x Abu Dhabi, UAEFriday 28 July 2017

Prioritise when picking a home

We've just arrived in Abu Dhabi and begun searching for a home to rent. Even though my husband works in the capital, would Dubai be a better option, with more choice and lower rents?

A number of purchases, other than the house itself, have to be factored in when budgeting to buy a home.
A number of purchases, other than the house itself, have to be factored in when budgeting to buy a home.

We've just arrived in Abu Dhabi and begun searching for a home to rent. The more I read and hear, however, the more confused I'm becoming about where to look. Even though my husband works in the capital, would Dubai be a better option, with more choice and lower rents? Of course, it'd be better if he doesn't have to commute. We have a two-year-old and will need to think about nursery school for him next year. What should my priorities be?

As you've noted, finding your ideal home in Abu Dhabi is a challenge. Even in the current climate, demand for good-quality residential accommodation still exceeds supply. However, with an increase in Abu Dhabi's population, as well as the volume of commuter traffic from Dubai, journey times have increased significantly and a number of our clients living in Dubai are finding their commute a struggle.

Remember that living in one city and working in another also restricts the amount of social interaction you will have with colleagues, possibly making it more difficult to integrate. If you subsequently decide the commute is too much and you wish to relocate to Abu Dhabi, the move can be quite an upheaval for any small child who has established friends and a routine. Much depends on the type of property you are considering. Prices for villas and larger, family flats are quite similar in both cities; the real difference comes for smaller units like studios and one- or even two-bedroom apartments, of which there is a lack of supply in Abu Dhabi and an excess in Dubai.

List your must-haves, such as outdoor space, parking, number of bedrooms, maid's room, and prioritise these into those you cannot live without and those on which you are prepared to compromise. You'll inevitably find that friends and family visit soon after your arrival, but this does wane so consider whether it's wise spending money on a property that exceeds your requirements (a commonplace mistake).

A good brief will help your leasing consultant find the most suitable property. While you can undertake your own search, an agent who has good contacts with local landlords and excellent market knowledge will know what is becoming available. Many popular buildings are snapped up before they can be marketed. When considering locations, remember that areas evolve surprisingly quickly here and if you intend be an expat for the medium to long term, look at what is coming to your area in the near future. To help focus your search, drive around and familiarise yourself with different areas and their distances from some of the key locations such as the main malls, the airport, restaurants and beaches, as well as schools and workplaces.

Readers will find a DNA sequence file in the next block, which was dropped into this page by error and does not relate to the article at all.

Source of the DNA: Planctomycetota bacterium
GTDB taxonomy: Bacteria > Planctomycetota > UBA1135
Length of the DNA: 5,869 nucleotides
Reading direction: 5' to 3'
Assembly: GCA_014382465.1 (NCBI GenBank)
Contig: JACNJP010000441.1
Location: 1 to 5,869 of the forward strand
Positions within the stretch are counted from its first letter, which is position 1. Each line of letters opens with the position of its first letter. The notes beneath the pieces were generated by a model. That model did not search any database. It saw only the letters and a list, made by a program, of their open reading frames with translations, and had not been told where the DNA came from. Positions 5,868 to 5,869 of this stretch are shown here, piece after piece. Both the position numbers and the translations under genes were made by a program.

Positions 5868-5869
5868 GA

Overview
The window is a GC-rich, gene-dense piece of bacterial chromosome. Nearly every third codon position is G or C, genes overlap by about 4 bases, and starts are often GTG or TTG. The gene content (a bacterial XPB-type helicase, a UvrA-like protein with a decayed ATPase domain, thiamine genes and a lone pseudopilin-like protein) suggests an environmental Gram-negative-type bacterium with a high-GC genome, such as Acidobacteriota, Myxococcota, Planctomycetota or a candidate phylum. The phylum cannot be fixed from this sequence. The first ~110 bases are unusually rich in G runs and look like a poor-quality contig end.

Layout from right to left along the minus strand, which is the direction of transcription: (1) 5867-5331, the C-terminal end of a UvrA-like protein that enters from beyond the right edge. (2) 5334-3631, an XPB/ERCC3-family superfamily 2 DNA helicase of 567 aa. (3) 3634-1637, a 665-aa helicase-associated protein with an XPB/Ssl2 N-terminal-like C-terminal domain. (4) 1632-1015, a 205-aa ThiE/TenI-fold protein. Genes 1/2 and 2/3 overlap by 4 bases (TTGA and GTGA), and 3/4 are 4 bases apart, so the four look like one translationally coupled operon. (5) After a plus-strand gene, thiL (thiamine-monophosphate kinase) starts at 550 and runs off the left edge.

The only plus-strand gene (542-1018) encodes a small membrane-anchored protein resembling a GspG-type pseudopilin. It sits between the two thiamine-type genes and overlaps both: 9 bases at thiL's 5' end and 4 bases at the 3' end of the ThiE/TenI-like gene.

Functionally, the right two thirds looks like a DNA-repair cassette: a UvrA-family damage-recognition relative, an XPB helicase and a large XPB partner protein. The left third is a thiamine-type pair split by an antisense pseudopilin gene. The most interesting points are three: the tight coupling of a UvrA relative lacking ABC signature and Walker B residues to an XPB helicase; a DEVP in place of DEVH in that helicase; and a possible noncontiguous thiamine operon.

Even though your son hasn't started school yet, you must plan for it. Proximity to good educational facilities is a must and areas off the island, such as Khalifa A, offer a great selection. Also consider outside space in which he can run around - for eight months of the year the climate is very pleasant. Some newer villa compounds have excellent children's facilities on-site, which will give him the chance to mix with other young children. And, of course, having a young family immediately opens many doors socially. Many of these compounds are located off the main island, making rents slightly cheaper. For example, a three-bedroom town house can be rented for Dh230,000 per year. Good road links into the city mean that journey times from these off-island areas can often be quicker than commuting across central Abu Dhabi.

When viewing properties, consider the following: Always check the air conditioning system - central air-conditioning is more economical than window units or split air-conditioning. Access to a car is important and this should be a decisive factor because parking can be an issue. If you view a property during the day, make sure you go back to the building in the evening to see how congested the area is before you decide. Typical rent for parking spaces is an additional Dh15,000 per year.

Very few buildings include white goods or kitchen appliances, so factor that into your budget or look for a building that does offer them. Is there construction adjacent or does it look as if there may be? Abu Dhabi is rapidly growing and a new tower being built next to your bedroom could affect your sleep for at least a year. Wherever you choose, remember that this is likely to be an entirely new lifestyle with different demands (and benefits) - and, above all, be prepared to adapt.

* Emily Davies was talking to Andrea Menown, the leasing manager at LLJ Property, Abu Dhabi; 02 495 0500; www.lljproperty.com